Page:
Depending where you live, school has already started – or it's close enough that you're already thinking of science classes and essays instead of Santa and holiday vacations. And after months of hard work, we can't blame you if you took some time off from following the science headlines
But we're here to get you back on track.
Science news over the holiday break spanned from kinda scary (spoiler alert: there's some bad climate news) to just plain weird (blue glow in the sky, anyone?). Here's all the science news you need to catch up on, so you can feel well-informed going into 2019.
The EPA Wants to Roll Back Air Protections – Again
We spent a lot of time in 2018 covering the federal government's rollbacks on environmental protections (check out a brief roundup in our intro here). Well, we regret to inform you that this saga has a new chapter.
The Environmental Protection Agency has proposed changes that would loosen the restrictions on how much mercury coal plants can release into the air. While they're technically keeping the mercury laws in place, they're revising the underlying justifications for the restrictions in a way that will make it easier for coal companies to challenge the laws in court, the New York Times explains.
Making the clean air protections more vulnerable from challenges in court makes it more likely that they could, eventually, be removed from law entirely. Overall, the changes could lead to 11,000 premature deaths, according to a report released by the Obama administration. If you want your representatives in government to oppose the changes, you know what to do!
New Yorkers Saw a Bizarre Blue Light in the Sky – Which Turned Out to be a Transformer Fire
If you were near New York City on Dec. 28, you probably felt like you were in a science fiction flick. The reason? A transformer at Con Edison – a power company in NYC – caught fire, turning the night sky a brilliant blue. The explosion was so powerful, it even shook buildings nearby.
So why'd the fire look blue? As Vice's Motherboard explains, the combination of uber-high temperature and pressure inside the transformer leads to the release of a lot of energy. And since the fire burns so hot, it appears blue instead of the typical yellow or orange (kind of like how the base of a bunsen burner can burn blue).
At least no one was hurt!
Scientists Discovered a Better Way to Detect Cervical Cancer
The fight against cervical cancer is a tough one – and while advances in screening (like the Pap test or HPV test) have reduced the prevalence of cervical cancer, it still kills more than 4,000 women in the US each year.
So it's a big deal that researchers have found a better way to detect abnormal and potentially cancerous cells. The test looks at the levels of methylation of certain genes – essentially, testing whether genes are turned "on" or "off" in cervical tissue samples.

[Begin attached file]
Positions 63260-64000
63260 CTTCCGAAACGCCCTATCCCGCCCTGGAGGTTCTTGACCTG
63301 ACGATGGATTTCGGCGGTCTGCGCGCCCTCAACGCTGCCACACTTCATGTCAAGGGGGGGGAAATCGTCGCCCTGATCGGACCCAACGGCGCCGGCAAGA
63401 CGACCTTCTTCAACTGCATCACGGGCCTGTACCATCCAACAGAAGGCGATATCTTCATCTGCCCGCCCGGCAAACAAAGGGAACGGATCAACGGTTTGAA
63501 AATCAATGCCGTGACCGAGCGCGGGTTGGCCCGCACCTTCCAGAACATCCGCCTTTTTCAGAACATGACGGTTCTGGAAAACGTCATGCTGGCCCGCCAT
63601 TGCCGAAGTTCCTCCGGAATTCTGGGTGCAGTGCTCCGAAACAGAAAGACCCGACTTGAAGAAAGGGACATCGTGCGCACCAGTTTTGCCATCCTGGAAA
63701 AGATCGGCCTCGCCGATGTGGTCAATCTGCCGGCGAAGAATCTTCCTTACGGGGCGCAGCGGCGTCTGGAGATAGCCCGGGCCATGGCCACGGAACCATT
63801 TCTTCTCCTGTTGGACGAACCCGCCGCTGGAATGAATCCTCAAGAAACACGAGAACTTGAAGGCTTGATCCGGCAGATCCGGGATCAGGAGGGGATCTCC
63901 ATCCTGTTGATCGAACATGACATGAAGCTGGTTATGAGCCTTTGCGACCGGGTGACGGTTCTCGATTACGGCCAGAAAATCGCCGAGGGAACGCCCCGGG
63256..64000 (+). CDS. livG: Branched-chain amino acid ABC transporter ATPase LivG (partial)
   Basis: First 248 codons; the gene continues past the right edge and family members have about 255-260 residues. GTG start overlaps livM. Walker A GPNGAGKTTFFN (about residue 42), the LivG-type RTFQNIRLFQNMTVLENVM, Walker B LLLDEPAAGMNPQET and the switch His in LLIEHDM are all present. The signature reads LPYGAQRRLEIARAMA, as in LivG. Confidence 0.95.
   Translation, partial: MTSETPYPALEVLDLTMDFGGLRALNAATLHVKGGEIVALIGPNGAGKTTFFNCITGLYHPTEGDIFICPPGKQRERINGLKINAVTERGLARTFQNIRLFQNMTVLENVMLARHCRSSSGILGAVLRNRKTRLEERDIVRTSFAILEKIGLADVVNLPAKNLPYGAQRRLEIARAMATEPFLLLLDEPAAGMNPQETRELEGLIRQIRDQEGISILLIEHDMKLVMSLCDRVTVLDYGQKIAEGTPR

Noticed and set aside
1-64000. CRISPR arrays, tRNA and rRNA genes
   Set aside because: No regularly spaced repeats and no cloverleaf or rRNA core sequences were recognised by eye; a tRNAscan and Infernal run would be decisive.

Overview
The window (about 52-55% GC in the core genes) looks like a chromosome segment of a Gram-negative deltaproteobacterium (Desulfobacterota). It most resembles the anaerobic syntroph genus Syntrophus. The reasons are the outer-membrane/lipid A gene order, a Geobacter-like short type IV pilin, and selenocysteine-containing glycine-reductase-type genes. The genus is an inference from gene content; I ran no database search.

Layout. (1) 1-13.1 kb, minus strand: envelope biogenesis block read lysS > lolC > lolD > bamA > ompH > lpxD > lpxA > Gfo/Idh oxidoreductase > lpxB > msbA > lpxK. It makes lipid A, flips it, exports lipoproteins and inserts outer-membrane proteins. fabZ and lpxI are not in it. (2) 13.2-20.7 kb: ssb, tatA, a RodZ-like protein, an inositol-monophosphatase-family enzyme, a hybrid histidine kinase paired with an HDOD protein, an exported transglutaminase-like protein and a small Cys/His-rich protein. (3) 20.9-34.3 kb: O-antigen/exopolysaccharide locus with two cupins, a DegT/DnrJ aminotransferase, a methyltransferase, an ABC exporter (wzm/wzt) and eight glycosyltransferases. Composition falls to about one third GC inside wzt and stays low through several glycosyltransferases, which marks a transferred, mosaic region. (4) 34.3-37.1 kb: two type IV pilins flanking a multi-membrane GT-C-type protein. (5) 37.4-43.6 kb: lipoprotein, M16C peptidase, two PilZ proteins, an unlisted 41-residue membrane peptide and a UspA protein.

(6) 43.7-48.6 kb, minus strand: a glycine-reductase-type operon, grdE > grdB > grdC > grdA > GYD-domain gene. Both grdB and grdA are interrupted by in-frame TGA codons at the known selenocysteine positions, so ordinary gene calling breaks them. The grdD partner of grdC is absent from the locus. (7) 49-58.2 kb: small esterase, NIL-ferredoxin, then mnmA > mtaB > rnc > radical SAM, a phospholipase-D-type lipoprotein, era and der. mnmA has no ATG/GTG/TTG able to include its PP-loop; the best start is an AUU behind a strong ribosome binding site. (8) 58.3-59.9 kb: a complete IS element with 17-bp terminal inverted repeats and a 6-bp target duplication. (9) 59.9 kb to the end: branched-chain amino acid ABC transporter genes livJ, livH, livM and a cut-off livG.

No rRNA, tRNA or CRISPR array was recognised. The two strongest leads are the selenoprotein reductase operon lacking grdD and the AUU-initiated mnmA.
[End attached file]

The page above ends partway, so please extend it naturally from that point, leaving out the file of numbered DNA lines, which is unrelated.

After analyzing samples from nearly 16,000 women, the new testing method was able to detect cervical cancer 100 percent of the time – nearly four times as effective as the Pap test and nearly twice as effective as an HPV test.
While more research is need, it could mean earlier cancer diagnoses – and more lives saved.
Craving More Science News? Check Out These Stories
- The New York Times released a 12-page report on environmental regulations in the Trump era – check it out here.
- The government shut down has hurt national parks, causing them to be overrun with garbage and feces (yikes!).
- Scientists are studying rotting meat to learn more about neanderthals' diets.
- And, FYI, 2019 is the international year of the periodic table! Catch up on the basics here.
- New York Times: New E.P.A. Plan Could Free Coal Plants to Release More Mercury Into the Air
- CNN: A power company mishap turns New York's skyline blue
- Motherboard: Here's Why New York City's Blue-Sky Electrical Explosion Was So Big
- American Cancer Society: Key Statistics for Cervical Cancer
- International Journal of Cancer: Evaluation of a validated methylation triage signature for human papillomavirus positive women in the HPV FOCAL cervical cancer screening trial
About the Author
Sylvie Tremblay holds a Master of Science in molecular and cellular biology and has years of experience as a cancer researcher and neuroscientist. Before launching her writing business, she worked as a TA and tutored students in biology, chemistry, math and physics.